Are there any negative effects of eating 2 bananas before bed then two in the morning along with cereal? do bananas even help with long lasting energy?
Think about it this way.. Banana's are basically natural sugars, with fiber. Sugar is metabolized into fructose and glucose which our body uses for fuel. Glucose and fructose are carbs, which are metabolized most readily before any other fuel source. What is most slowly digested is fat and protein. So, while banana's are good for getting a quick burst of energy, they won't keep you sustained; you should pair it with a fat and protein to keep you fueled longer. Try having ONE banana instead of two with some whole wheat toast and a Tbsp of peanut butter. Good carbs, good fats, and good protein.
Negative effects of eating 2 before bed? Other than the fact you might not sleep well because of all the carbs/sugar, which may be an individual thing, probably not. Why so many bananas, if I may ask? Four bananas in 8 hours seems a bit much. If you're doing it for the potassium, why not go the route of prunes or dates or another fruit? Prunes actually have quite a bit more potassium than a banana.
Also, side note, your title says something about fueling a 6 hour workout... Is this a typo or are you really on planning exercising for 6 hours?? and if you are, for the love of God, WHY!?
For a 6 hour workout, you will need to ingest calories during the workout, starting about one hour into it. Bananas are common for that, but too much fructose will eventually give you intestinal pain and diarrhea. The gels (GU powergel etc.), based on maltodextrin, are time released and easier on the stomach. If you want to go more natural, cooked potato works good as a complex carb.
What you eat the night before won't make much difference, unless it is to account for a workout the previous day.
edit/add: the timing depends on the person, but after about two hours onto your workout, you'll want to include some protein in with your carbs. When your energy stores start to get low, you will be burning protein along with fat and carbohydrate.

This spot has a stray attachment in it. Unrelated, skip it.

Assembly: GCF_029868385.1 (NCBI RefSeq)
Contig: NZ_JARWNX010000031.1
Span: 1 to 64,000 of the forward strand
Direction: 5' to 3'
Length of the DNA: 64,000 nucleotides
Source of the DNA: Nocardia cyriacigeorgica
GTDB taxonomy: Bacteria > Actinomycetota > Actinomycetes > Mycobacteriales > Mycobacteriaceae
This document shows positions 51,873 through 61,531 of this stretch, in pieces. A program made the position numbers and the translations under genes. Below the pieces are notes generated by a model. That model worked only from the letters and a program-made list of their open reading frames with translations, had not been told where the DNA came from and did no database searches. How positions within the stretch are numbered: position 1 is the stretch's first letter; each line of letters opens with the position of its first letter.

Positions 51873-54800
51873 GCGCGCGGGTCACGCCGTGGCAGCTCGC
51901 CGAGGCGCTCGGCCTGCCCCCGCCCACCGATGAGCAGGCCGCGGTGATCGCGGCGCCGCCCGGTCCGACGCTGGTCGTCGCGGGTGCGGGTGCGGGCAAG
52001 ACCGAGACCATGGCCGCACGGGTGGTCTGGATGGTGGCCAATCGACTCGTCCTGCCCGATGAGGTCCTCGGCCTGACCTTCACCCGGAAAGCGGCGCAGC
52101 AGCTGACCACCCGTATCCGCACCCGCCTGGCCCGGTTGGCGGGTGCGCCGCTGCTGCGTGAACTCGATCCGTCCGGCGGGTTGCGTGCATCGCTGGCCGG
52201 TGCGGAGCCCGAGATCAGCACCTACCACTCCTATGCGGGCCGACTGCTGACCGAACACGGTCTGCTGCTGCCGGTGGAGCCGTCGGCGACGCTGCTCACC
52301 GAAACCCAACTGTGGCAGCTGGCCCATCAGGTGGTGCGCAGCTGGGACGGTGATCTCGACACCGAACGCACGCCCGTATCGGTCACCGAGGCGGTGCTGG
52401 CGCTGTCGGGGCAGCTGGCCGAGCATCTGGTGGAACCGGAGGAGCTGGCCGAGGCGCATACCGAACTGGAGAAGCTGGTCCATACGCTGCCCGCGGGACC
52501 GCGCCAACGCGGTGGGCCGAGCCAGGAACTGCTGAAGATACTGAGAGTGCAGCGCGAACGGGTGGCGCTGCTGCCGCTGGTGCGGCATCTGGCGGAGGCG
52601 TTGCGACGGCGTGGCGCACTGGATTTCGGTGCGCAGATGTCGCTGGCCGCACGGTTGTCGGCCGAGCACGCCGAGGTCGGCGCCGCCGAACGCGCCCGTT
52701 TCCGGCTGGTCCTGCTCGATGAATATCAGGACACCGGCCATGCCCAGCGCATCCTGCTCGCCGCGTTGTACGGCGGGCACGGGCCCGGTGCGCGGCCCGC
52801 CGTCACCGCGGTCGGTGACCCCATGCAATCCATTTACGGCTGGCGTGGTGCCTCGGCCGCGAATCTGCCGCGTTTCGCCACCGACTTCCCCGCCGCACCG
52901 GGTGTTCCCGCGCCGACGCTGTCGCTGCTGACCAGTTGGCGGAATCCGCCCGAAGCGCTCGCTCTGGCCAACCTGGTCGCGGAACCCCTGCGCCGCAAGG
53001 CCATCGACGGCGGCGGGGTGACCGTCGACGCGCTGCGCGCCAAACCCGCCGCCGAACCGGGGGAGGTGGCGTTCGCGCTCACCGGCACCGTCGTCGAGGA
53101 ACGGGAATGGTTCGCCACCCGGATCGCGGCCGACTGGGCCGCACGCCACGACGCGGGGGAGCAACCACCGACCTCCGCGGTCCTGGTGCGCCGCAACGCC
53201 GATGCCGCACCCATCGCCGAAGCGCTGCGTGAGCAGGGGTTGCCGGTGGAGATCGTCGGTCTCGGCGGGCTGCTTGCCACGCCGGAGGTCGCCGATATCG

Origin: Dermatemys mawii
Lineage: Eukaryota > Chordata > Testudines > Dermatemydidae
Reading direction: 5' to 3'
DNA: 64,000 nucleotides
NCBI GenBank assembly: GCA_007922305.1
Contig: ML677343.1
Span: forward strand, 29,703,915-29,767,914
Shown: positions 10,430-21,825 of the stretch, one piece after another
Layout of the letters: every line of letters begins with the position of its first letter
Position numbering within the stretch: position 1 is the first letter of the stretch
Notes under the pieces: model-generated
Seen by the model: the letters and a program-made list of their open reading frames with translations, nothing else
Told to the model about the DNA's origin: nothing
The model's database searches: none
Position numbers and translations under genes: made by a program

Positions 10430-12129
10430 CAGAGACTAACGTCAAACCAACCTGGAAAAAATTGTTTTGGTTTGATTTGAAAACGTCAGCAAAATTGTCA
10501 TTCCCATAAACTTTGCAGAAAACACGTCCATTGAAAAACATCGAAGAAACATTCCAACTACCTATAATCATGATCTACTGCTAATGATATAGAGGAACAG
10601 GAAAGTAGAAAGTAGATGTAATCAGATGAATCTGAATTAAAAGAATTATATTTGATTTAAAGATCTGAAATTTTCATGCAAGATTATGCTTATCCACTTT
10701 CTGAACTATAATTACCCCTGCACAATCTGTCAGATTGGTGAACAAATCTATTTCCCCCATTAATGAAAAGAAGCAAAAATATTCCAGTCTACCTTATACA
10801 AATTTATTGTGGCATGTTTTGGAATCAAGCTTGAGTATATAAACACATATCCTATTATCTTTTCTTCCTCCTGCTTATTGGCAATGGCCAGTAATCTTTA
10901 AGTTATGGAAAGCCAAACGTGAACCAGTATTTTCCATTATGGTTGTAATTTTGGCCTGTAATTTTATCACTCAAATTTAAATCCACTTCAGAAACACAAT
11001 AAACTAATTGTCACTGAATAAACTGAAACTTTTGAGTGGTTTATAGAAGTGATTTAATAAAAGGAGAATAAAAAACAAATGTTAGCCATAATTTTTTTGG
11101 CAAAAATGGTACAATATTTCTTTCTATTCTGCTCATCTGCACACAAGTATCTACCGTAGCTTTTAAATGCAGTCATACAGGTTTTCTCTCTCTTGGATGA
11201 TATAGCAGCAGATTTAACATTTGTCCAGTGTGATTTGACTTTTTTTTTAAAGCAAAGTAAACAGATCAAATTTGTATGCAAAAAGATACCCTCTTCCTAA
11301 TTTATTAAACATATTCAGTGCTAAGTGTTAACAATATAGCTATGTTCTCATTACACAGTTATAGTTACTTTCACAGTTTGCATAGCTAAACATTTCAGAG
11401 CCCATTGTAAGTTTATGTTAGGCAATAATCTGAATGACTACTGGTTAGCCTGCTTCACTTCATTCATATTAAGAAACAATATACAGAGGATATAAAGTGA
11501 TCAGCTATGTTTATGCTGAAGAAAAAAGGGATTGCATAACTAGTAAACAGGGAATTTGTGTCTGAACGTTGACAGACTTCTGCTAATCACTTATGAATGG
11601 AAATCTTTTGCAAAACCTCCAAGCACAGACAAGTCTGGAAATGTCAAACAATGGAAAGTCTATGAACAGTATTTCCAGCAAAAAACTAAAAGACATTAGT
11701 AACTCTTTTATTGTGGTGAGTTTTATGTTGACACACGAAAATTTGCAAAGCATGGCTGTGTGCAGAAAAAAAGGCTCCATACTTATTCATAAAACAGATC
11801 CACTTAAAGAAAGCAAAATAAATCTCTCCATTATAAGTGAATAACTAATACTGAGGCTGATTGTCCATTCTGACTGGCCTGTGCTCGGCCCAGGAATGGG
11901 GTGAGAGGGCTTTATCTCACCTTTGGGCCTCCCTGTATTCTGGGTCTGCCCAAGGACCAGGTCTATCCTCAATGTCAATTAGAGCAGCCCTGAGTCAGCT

Everything you eat helps with long lasting energy.
I work at a stable and I jog while bringing horses out clean out stalls and waters rake and sweep from about 7-12 then i do a dressage lesson at 12:30 so its a pretty long workout :p just difficult to keep energized throughout the day.
You're eating breakfast before you go to work, right?
yeah of course today I had ONE banana kashi cereal 13g of protein and a piece of whole wheat toast with fat free strawberry cream cheese then another banana at 11 :D
4 bananas is sure a bunch of bananas.
Ditto to pretty much what everyone else said. Bananas before bead really won't help much. The ones in the morning are good mixed with some proteins like eggs or peanut butter. Then take a snack! Mucking out stables is a tricky time to fuel up, but I'd make that a priority and also eat something before your class.
Very cool job. People who sit down at work should be jealous.
Mostly I strive for "real" food, but in your situation, I'd carry a food bar or two in my shirt pocket, and the "Lara-Bar" is the most natural, real-food type thing in that category that I have found. There are just a few ingredients, no preservatives, and the nutrition list is incredible, even though they aren't "enriched." The packaging means that you could eat them without touching them, and they don't get sticky when warm.
Note: I credit my discovery of Lara Bars to a post from ambereva.
Ooo thanks for the tip! I'll defiantly keep my eyes "peeled" for these! Mmm banana bread flavor! haha
This makes me very happy.
BTW, op: when I have a long workout in the morning (some of my workouts are 3-4 hours long) I do eat a lot of carbs the night before, and for breakfast. Not JUST carbs, but definitely carb heavy meals. It definitely helps me sustain my energy.